Gender equity reforms to reduce the paperwork and cost burden for business
Minister for the Status of Women, Kate Ellis has released new estimates today that show the cost burden to business of reporting on gender equity outcomes will fall significantly under new reforms.
Earlier this week Minister Ellis announced a suite of reforms to the Equal Opportunity for Women in the Workplace Agency to make the Agency more effective.
The Agency was established in its current form in 1999 and has previously required all businesses of more than 100 employees to report on policies and programs that ensure women are able to participate in the workforce equally with men.
Under these new reforms businesses will no longer have to provide lengthy and detailed reports to the Agency but rather provide raw data about the number of women and men they employ and at what level.
Reporting costs to businesses that are already required to report to the Agency are estimated to decrease over time from $1200 to $450 annually.
Ms Ellis said that one of the primary aims of the reforms was to streamline the reporting process for business and cut through red tape.
“We have consulted with business prior to the formation of the reform package and we have heard loud and clear that the onerous statements and reports that previously had to be provided was burdensome for many companies.”
“We are making a multimillion dollar investment in the Agency’s IT capacity – this is so reporting can be done on-line, which is a reform business has been asking for.”
“The Australian Government will continue to consult with business about the relative benefits and burdens of what indicators need to be reported on.”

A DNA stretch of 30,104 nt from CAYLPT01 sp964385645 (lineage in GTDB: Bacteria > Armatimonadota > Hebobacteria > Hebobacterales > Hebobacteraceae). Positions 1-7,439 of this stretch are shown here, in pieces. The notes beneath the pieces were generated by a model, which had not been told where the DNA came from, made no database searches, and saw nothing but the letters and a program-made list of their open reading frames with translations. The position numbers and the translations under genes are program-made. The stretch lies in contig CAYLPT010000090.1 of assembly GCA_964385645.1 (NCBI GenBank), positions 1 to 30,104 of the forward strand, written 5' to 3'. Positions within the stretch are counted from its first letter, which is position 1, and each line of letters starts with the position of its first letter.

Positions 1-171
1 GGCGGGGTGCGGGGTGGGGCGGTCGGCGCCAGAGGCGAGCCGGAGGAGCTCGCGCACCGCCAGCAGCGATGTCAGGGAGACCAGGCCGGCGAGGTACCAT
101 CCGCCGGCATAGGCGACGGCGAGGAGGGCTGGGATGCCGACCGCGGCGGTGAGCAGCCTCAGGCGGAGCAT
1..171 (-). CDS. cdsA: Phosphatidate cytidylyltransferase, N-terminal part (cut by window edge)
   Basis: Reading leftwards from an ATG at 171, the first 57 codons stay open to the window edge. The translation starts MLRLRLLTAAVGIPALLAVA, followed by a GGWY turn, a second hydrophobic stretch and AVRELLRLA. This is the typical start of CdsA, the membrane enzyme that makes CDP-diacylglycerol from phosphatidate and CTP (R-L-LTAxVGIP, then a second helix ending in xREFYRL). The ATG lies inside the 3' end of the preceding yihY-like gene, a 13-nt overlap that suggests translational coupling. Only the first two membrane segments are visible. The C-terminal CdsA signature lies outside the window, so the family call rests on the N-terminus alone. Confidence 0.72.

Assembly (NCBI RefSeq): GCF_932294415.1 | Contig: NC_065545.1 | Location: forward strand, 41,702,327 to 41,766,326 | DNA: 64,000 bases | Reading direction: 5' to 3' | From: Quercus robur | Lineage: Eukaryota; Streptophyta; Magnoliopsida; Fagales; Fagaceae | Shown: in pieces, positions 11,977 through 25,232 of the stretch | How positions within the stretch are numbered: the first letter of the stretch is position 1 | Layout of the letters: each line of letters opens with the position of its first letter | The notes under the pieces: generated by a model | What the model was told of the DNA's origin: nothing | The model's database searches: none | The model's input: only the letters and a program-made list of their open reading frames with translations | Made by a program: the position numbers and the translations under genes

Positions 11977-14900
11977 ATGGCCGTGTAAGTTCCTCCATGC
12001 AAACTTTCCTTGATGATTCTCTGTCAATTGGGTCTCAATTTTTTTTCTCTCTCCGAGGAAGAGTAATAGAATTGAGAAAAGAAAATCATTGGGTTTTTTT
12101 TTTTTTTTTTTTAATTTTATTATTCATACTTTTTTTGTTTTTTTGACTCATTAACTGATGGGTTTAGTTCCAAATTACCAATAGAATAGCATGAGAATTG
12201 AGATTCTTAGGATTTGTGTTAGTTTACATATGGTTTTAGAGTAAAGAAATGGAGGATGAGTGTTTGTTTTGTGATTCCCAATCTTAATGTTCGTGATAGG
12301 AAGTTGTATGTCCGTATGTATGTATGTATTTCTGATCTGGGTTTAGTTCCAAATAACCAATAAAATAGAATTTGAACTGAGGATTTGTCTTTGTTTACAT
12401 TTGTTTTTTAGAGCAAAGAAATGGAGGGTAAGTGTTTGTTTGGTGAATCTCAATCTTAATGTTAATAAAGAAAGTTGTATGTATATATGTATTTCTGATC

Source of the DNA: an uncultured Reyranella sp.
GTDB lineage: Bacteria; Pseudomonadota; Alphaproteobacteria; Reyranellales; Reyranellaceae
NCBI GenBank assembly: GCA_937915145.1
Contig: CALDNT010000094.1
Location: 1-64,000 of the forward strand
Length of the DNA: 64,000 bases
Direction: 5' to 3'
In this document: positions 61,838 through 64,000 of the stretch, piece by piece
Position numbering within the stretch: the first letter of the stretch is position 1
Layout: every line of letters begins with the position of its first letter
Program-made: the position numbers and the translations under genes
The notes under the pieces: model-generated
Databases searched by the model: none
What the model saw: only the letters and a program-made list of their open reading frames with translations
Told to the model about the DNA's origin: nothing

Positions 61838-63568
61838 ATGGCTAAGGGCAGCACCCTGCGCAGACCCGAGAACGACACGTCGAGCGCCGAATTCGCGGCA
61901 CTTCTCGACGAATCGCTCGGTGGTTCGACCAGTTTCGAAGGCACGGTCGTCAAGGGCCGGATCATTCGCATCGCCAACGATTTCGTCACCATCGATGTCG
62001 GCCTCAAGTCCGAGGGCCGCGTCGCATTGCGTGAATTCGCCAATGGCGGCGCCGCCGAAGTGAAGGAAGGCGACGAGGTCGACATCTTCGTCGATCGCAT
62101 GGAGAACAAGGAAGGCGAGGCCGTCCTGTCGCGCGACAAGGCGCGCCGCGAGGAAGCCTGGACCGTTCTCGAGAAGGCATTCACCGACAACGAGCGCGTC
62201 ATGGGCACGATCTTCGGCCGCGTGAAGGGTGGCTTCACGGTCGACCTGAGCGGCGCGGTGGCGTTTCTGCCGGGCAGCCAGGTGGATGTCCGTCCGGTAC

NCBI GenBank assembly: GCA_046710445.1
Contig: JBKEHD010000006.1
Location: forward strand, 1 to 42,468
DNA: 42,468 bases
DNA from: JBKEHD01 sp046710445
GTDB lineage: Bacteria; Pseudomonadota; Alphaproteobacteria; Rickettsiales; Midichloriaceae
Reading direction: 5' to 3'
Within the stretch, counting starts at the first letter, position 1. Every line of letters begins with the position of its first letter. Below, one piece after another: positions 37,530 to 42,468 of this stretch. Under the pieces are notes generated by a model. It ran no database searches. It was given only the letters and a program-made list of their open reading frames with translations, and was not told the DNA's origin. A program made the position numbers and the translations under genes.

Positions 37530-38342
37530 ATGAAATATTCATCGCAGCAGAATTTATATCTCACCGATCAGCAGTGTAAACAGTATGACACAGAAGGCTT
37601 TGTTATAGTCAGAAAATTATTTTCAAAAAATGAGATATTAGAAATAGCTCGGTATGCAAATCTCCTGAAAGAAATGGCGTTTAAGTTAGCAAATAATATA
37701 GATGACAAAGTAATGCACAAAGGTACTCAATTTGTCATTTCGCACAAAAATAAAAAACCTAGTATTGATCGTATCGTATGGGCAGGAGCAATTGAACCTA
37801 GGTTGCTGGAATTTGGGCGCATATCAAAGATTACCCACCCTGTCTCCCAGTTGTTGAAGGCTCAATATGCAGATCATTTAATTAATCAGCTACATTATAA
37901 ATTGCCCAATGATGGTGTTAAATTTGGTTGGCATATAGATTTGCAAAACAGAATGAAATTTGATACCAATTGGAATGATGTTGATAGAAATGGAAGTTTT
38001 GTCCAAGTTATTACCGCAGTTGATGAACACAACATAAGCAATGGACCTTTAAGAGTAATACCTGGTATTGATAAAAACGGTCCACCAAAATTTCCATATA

“We will ensure that the most effective but also the most cost effective reporting requirements are put in place,” Ms Ellis said.
The implementation period for these reforms involves considerable lead time so that businesses have time to adjust to the new reporting requirements.
The Australian Government is also increasing funding to the Agency so that is has the resources it needs to support businesses to improve gender equity.
Businesses will be able to request assistance from the Agency to implement gender equity programs and improve the number of women represented in senior ranks.
For the first time, small businesses, while not required to report formally to the Agency, will be able to access this support as well.
Ms Ellis has called on the Opposition to support these important reforms in the Parliament, which will allow the Government to work hand in hand with businesses to improve gender equality in the workplace.
“Research of Top 500 companies in the United States has indicated that companies who have women in their leadership beat those who don’t on every financial indicator.”
“Gender equity is good for business, maximising the skills and insights of all members of our community. Reduced administrative burdens are also good for business and these reforms will work to deliver both of these outcomes,” Ms Ellis said.
For more information about the reforms to the Equal Opportunity for Women in the Workplace Agency visit: www.eowa.gov.au